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Wages Of Sin
cast: Ashlie Victoria Clark, Lauren Zelman, Brandon Michael, Prentice Reedy, and Billy St John

director: Aaron Joseph Robson

93 minutes (n/r) 2007
widescreen ratio 2.35:1
Echo Bridge NTSC DVD Region 1 retail

RATING: 1/10
reviewed by Michael Bunning
There are plenty of things that can ruin a film: bad acting, bad direction, bad script, bad effects, and so on. None of these things ruin Wages Of Sin, though it suffers from all of them in abundance. What does ruin the film, what destroys it utterly and completely is its appalling lack of imagination and the absence of any vestige of originality. Even clichéd films can be great, provided they use their unoriginality well, tipping the odd knowing wink or apologetic shrug to the audience. This one, though, treats the viewer with utter contempt: assuming that people living in such a media-saturated society will sit still for this appalling hokum.

Sue, a "beautiful college graduate" (as Echo Bridge's website describes her) is adopted and can't remember anything about her past - she doesn't know where she came from or who her biological family is. Clumsy exposition informs us that suddenly, from out of nowhere, a lawyer appears on Sue's doorstep, telling her that she's just inherited a spooky old house way out in the woods. Apparently Sue doesn't bother asking the lawyer any of the questions that come to mind (how did you find me? Who are my biological family? Do I have any relatives?), and instead organises a trip to her newly acquired property, taking her boyfriend and two other friends along.

Sure enough, the house contains an evil spirit: Sue's grandfather. One of the two body-count friends Sue drags along on this doomed jaunt cuts his wrist while exploring the basement, and when he and the other walking corpse construct a Ouija board, grandpa's ghost enters the cut and possesses the poor chap. While he starts acting squirrelly, Sue's busily arguing with her boyfriend, telling him she's pregnant, and having 'terrifying' visions that leave her remarkably unfazed.

The lawyer appears again, briefly, in order to have Sue sign a clipboard for no good reason and disappear off into the woods so that grandpa-boy can somehow bludgeon him to death without ever leaving the house. The plot continues in this utterly atrocious way, but it's not worth outlining: if you're unfortunate enough to come across a copy of Wages Of Sin, you'll have turned it off about 20 minutes in. If you do hate yourself enough to watch it all, you'll find that the only scary thing about the film is how consistently it fails to impress.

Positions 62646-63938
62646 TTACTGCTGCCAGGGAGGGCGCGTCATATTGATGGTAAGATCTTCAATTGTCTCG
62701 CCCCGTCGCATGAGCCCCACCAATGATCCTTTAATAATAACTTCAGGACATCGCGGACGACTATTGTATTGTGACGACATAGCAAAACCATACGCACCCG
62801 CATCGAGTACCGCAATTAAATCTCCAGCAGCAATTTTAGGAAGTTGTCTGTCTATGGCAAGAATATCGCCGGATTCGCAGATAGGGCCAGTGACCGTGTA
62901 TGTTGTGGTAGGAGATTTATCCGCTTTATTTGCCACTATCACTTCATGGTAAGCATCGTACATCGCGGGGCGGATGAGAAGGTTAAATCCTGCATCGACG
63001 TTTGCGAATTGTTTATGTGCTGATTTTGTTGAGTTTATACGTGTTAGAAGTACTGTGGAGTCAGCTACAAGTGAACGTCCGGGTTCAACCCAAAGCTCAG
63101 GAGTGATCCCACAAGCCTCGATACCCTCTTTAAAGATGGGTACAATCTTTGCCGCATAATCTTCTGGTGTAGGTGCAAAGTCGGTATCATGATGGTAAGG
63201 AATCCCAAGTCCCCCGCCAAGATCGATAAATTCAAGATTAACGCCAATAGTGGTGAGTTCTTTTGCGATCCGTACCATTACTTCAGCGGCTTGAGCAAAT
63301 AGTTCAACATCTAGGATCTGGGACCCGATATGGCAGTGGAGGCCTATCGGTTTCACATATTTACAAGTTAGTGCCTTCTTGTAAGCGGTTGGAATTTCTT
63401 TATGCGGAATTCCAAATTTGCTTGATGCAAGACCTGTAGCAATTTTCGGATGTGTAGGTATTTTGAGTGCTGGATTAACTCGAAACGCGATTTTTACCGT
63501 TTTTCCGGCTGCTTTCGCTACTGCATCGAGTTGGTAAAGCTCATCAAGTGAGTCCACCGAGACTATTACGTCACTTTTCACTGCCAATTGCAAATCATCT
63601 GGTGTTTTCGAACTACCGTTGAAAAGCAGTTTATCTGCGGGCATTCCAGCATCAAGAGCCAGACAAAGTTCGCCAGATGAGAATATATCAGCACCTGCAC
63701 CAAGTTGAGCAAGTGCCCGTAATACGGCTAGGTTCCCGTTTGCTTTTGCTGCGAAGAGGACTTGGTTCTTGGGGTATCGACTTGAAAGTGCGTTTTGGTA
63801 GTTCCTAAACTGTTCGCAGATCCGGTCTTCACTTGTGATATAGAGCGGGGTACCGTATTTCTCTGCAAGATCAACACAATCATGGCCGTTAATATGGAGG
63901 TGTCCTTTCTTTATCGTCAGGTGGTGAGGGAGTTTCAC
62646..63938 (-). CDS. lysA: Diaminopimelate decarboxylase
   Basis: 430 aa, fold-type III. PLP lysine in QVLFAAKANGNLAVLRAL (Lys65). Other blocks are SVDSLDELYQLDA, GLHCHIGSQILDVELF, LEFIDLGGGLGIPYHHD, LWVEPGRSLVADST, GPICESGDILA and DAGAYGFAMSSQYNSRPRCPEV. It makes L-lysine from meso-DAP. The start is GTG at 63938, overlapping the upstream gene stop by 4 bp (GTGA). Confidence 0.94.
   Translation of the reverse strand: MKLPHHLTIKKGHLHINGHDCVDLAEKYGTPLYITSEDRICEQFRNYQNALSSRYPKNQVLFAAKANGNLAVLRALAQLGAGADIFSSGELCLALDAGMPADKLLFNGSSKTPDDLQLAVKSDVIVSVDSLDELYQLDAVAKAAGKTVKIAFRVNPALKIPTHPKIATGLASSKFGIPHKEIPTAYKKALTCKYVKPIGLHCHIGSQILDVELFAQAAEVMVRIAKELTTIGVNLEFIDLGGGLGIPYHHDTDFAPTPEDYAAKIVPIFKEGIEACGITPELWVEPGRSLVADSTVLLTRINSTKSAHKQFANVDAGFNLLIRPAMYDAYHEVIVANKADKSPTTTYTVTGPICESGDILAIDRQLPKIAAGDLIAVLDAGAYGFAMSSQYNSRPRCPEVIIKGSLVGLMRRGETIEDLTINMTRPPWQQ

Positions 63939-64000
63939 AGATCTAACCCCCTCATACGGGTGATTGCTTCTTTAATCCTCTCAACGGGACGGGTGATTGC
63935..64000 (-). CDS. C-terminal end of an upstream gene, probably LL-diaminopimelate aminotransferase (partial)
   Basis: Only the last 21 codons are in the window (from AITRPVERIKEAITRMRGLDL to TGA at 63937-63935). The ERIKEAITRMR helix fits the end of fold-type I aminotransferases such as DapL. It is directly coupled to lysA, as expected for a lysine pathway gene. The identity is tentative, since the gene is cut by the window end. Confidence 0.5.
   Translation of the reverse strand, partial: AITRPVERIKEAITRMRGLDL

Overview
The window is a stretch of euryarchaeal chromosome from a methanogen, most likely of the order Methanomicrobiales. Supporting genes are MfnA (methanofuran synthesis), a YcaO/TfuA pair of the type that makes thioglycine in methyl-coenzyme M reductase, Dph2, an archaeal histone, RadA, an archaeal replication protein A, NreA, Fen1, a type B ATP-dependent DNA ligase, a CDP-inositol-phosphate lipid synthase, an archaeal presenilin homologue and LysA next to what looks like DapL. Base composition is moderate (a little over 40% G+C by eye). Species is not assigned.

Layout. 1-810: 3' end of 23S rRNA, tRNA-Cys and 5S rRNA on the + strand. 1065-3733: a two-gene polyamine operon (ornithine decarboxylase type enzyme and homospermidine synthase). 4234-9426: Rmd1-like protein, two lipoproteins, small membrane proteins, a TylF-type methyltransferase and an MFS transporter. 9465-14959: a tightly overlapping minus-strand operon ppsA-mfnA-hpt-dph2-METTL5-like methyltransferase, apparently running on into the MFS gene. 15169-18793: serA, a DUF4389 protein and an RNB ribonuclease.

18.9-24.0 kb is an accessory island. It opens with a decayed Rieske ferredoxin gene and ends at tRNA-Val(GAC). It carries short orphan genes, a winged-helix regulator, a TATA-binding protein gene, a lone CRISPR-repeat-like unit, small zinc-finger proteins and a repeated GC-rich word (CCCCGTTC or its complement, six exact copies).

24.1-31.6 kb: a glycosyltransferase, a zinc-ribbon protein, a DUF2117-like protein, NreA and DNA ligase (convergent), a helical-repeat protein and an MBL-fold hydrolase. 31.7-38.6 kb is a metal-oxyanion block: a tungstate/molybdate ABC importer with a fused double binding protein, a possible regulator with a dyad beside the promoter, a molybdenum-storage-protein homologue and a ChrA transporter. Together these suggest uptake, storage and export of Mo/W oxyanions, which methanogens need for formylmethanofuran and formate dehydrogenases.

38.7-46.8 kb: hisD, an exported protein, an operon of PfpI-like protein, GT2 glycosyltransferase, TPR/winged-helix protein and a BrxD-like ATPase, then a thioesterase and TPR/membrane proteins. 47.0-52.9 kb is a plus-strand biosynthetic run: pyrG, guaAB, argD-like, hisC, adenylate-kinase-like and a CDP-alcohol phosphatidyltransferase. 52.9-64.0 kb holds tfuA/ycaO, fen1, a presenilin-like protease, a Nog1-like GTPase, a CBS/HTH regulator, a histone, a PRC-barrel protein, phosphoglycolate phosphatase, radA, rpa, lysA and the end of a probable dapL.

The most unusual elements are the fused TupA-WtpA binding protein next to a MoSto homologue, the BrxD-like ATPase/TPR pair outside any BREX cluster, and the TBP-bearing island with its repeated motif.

As with all genres, low budget horror (and this is very low) has its own conventions. The low budget horror film can't give the audience high-grade special effects, so instead offers over the top, campy and consciously bad special effects, usually heavy on the gore. The budget probably won't stretch to particularly good actors, so instead the nubile leads take every opportunity to strip down to their underwear or less. The limitations of filming with few funds and little equipment rule out slick and stylish camerawork or impressive sets, so instead the audience get inventive storytelling: the clever way the filmmakers overcome the constraints imposed on them (Blair Witch Project's handheld documentary styling, for example). And through it all, there shines brightly the passion of the cast and crew for their craft.

Here though, there's none of that. No gore. No flesh. No cleverness. Even the 'unrated' rating isn't what it seems: none of your 'too gory/ sexy/ outrageous for cinemas!' marketing here: it's unrated because it hasn't been submitted for a rating. If it had, it would receive a 12 or less. Wages Of Sin even manages to steal the axe-through-the-door scene from The Shining and turn it into a tensionless reminder of just how much better horror films can be.

The review disc itself is appalling too. No extras at all, the print quality is atrocious, and the even the menus are amateurish: there's only the one button - 'play' - and the user can still press up, down, left or right on their remote to deselect it. Wages Of Sin is so bad; it's nothing less than a miracle that anyone picked it up for distribution. Echo Bridge either didn't watch it before buying it, or are hell-bent on losing money. Avoid.
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